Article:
Paige Mackenzie on the US Women’s Open at Oakmont, the Demanding Setup, and Her Game
By Stephanie Wei under LPGA

The US Women’s Open kicks off on Thursday at Oakmont and the stories dominating headlines this week have focused primarily on the golf course, particularly about it may be the toughest setup in tournament history. It’s cruel. It’s a beast. It’s just really, really hard. And it’s going to kick the ladies’ butts. I’ve been wincing just reading the preview stories (see here, here and here.)

“If Oakmont is firm, it will be by far the hardest test the women have ever seen,” proclaimed Mike Davis, the USGA setup man.

So, will it prove to be toughest US Women’s Open ever? (Not that I doubt Davis’ word for a second.) Let’s turn to LPGA pro Paige Mackenzie, who will take on Oakmont this week, for a field report.

General thoughts on the championship week and course?

My first impression after I played on Monday was that the golf course is a monster.  I have played a lot of golf courses in my life but I can’t even think of a course to compare it to.  It is a links style course without very many level lies in the fairways and heather/fescue in places.  It also has thick rough like you would find at a traditional country club style course.  Thankfully, it is not as long as it could be, but that could still be a factor.  The fairway bunkering is intense and penalizing, the greens are huge and undulating.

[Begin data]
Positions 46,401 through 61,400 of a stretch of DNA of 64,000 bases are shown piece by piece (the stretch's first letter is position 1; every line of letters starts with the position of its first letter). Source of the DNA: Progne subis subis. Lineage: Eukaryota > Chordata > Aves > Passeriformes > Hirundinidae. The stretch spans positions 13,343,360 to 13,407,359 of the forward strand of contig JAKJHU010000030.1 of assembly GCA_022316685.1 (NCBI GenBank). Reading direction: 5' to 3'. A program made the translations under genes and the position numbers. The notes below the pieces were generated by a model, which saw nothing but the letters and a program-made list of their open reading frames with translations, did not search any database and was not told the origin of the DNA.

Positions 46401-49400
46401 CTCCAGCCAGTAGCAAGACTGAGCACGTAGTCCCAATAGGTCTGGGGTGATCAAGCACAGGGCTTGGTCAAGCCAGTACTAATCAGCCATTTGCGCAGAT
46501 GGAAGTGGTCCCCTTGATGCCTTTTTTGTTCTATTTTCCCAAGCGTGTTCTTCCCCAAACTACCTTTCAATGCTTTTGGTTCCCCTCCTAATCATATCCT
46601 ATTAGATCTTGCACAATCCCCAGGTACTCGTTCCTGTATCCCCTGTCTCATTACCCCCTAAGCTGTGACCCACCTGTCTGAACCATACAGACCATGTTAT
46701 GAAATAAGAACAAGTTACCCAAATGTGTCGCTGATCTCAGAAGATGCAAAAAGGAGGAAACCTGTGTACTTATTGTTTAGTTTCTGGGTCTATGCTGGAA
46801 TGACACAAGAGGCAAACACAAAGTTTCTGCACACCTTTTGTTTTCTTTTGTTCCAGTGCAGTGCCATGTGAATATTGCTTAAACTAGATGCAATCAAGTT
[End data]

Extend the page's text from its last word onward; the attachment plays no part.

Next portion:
How would you compare the USGA’s setup of Oakmont to a regular LPGA event?

With any US Open course the USGA tests the golf course almost as much as they test the golfers.  The USGA likes to push the course by baking out the fairways and greens to the point just before burnout, and making greens fast but on the thin line of fair.  LPGA events don’t try to push the course in those ways, thus making it more scoreable.

In Ron Sirak’s preview, he said the caddies bet that the cut line would be at 12-over-par and predictions for the winning score has ranged from 8-over to 14-over. How do you feel about this assessment? Will anyone break par?

I think that Oakmont has the potential to be unscoreable by the women, but so far this week they have watered the greens so that today (Wednesday) they are actually softer than they were on Monday.  I think as long as the greens don’t firm out past the USGA’s control than it won’t be be that far over par.

The 17th hole (photo above) has the potential to set up as a driveable par 4. How do you feel about the potential it has to create drama? And since we’re on the subject, talk about both 17th and 18th as finishing holes.

Number 17 is a great finishing hole because it is a risk- reward hole.  The reason for hitting driver off the tee is more than just to drive the green, the way the green is angled it is actually a better approach from short left of the green in the rough than a fairway layup.   Number 18 is a long up hill par 4.  The drive is from an elevated tee which makes you feel a little vulnerable, but assuming you find the fairway between the bunkers than you have an uphill approach with a long iron to a huge hilly green.  I will take par any day on that hole.

What’s the rough like?

Rough isn’t bad — compared to Wegmens [the LPGA Championship] two weeks ago — but it is thick and healthy.  It is not super long, but does nestle down a little.